In the aftermath of the Parkland shooting, America once again confronts the prevalence of weapons of war on our streets. Discussions surrounding gun control, regardless of how frequent they seem to be becoming, follow the same circadian rhythm: heightened attention on the issue, a silent consensus of “gun control was never going to pass anyway” and on the next topic. But this recent mass shooting on Feb. 14 seems slightly different. One explicit differentiating factor is the laudable and courageous activism of the Parkland High School students immediately after witnessing the death of their peers. They have been a force to reckon with, organizing several national marches on Washington, debating their Senator Marco Rubio in a town hall hosted by CNN, and spreading their cause on social media. Yet in the face of all this, it leaves many to consider, will their actions actually work?
The NRA or National Rifle Association was founded in 1871 by two Union veterans who wanted to improve the marksmanship of Northerners, and increase education surrounding firearms. In the 1930s, the NRA was one of the top gun control groups and sat down with Former President Franklin Roosevelt to draft the National Firearms Act and Gun Control Act of 1934 and 1938. They continued to support gun control until the proposal of a national registry of all guns and when the Bureau of Alcohol, Tobacco, Firearms and Explosives broke into a member of the NRA’s house and killed him based on suspicions that he was carrying illegal weapons. Since then, the NRA has evolved to view every single piece of legislation as a threat to the Second Amendment.
That brings me to the next discussion: how did they become so powerful, effective, and influential in US politics? According to Robert Maguire, who tracks spending among political nonprofit organizations for the Center for Responsive Politics, “What’s special about the NRA is that it has two sources of its influence. The first is its very deep pockets. The second is its almost unparalleled grass roots support.” They outspend gun-control advocacy groups almost six times in terms of campaign contributions. Their followers are extremely likely to vote based on the sole issue of gun control, with the NRA even “grading” politicians on their gun rights views. (Marco Rubio, for example, is ranked as an A+ and received over 3 million from the group in his career.) But in fact, cigarette, pharmaceutical, and insurance industries spend far more, sometimes five times as much, on lobbying.
Given those statistics about the NRAs spending relative to other lobbyist groups, why is it so hard for Congress to pass gun control or even discuss it? Well, first off, Republicans are not punished in the polls when they vote against gun control, so they’re unlikely to change. Americans in general are extremely polarized on issue, with a 59 percent partisanship gap, therefore, especially for gun owners/NRA members, this is the defining issue in an election. Gun advocates are much more dedicated to this cause than non-gun owners, and public opinion on guns tends to change around times of mass shootings, and then around times of foreign terror attacks.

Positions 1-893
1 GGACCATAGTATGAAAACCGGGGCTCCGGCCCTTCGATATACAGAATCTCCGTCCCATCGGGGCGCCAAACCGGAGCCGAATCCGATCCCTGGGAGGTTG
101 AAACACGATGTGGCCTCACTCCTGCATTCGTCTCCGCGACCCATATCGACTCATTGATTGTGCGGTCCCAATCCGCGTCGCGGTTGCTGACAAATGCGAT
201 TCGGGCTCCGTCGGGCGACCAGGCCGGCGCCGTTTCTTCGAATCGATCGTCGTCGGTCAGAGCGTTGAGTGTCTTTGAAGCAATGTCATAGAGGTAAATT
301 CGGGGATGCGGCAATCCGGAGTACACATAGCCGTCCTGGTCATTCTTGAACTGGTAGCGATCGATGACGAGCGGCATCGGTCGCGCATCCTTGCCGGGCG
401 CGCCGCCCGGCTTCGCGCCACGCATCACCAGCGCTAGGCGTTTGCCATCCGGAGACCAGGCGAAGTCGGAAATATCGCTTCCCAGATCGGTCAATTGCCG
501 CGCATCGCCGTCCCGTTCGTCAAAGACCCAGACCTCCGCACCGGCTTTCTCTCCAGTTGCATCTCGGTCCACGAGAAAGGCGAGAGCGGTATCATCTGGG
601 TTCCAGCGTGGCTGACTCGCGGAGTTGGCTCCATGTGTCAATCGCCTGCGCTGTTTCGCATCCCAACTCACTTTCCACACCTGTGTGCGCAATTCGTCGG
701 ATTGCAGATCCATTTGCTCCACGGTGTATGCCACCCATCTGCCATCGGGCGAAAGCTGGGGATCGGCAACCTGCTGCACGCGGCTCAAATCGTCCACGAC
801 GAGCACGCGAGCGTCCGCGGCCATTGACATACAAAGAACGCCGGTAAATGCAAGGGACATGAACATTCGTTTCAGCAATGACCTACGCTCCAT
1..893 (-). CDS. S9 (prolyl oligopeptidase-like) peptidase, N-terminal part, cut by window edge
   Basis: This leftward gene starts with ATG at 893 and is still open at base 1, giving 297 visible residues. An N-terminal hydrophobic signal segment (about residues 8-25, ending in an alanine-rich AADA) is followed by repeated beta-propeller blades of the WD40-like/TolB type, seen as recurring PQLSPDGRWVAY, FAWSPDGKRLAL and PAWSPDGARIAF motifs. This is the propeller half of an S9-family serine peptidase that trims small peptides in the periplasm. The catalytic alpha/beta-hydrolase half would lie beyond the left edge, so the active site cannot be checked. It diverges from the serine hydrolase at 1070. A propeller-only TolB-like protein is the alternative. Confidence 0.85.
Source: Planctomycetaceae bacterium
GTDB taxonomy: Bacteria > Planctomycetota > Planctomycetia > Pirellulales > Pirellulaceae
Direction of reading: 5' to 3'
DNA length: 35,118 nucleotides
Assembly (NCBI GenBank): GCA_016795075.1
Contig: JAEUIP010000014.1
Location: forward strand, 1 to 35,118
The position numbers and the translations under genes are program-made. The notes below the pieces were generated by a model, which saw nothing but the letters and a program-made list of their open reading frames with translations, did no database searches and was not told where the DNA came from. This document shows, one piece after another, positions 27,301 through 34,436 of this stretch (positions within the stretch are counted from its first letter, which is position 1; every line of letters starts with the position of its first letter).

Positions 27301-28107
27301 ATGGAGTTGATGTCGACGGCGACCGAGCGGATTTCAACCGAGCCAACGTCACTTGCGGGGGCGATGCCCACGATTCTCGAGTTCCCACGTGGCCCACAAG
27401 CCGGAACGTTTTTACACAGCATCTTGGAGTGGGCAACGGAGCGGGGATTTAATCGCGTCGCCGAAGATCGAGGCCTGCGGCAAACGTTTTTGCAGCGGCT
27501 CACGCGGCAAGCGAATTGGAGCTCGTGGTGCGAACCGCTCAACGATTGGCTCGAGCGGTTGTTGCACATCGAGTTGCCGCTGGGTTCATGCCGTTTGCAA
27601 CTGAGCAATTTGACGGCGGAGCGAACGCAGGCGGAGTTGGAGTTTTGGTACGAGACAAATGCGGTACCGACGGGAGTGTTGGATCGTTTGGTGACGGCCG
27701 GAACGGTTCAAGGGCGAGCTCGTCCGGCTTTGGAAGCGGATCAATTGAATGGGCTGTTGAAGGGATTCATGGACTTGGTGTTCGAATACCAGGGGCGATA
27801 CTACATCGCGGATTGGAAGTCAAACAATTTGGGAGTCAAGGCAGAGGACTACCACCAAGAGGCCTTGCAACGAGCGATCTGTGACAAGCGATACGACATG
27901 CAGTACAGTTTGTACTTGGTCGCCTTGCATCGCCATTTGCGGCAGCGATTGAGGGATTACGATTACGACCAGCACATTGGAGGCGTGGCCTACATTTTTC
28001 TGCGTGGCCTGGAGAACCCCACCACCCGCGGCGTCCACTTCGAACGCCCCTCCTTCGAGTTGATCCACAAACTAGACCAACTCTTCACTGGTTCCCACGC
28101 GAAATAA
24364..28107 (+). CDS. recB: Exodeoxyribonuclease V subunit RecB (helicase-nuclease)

However, gun control works! The assault weapons ban that took place nationally in this country from 1994 to its expiration in 2004 indicated a decrease in gun massacres, as seen in this graph below.
So where are the advocacy groups that fight for gun control? Believe it or not, they actually exist, just not nearly at the same magnitude as the NRA. Here are some: Everytown for Gun Safety, Moms Demand Action, Americans for Responsible Solutions, and the Violence Policy Center. I believe these groups should consolidate and form one group that can garner collective support. One action celebrities, or other people with a platform can do is promote any of these gun control groups. Make them common household names, as is the NRA.
Young people, this is our time. Remember what I said about why the NRA is so effective? Its members don’t just care about guns in the time of a school shooting. The NRA has every single bill being voted on regarding gun control up on their website- exactly where, what room, when, what is being voted on, what side you should support to promote gun rights- and their members consistently show up. It might be exasperating to most Americans, because as the latest Pew study shows, approximately 90 percent of Americans support common sense gun safety laws and background checks. But when it comes down to politicians actively debating those laws in their state legislature or nationally, the voices of the NRA show up. It’s not only the money that allows them to thrive, it is the group’s unprecedented support.
Here’s something I believe needs to be amended immediately, and is a good starting point. Did you know the CDC is prevented from studing gun violence and gets no federal funding to study guns as a mass public health crisis? This stems from a spending bill in 1996 called the Dickey Amendment. Even the author Jay Dickey regrets introducing the amendment. Call your representatives and ask them about the repeal of the Dickey amendment. Here’s Senator Kamala Harris’ number: (916) 448-2787.
So if you believe in stricter regulation of guns in this country, don’t let you passion die out! Call your senator/rep, make your voice heard, and participate in the National Day Against Gun Violence in Schools on April 20 at 10 a.m.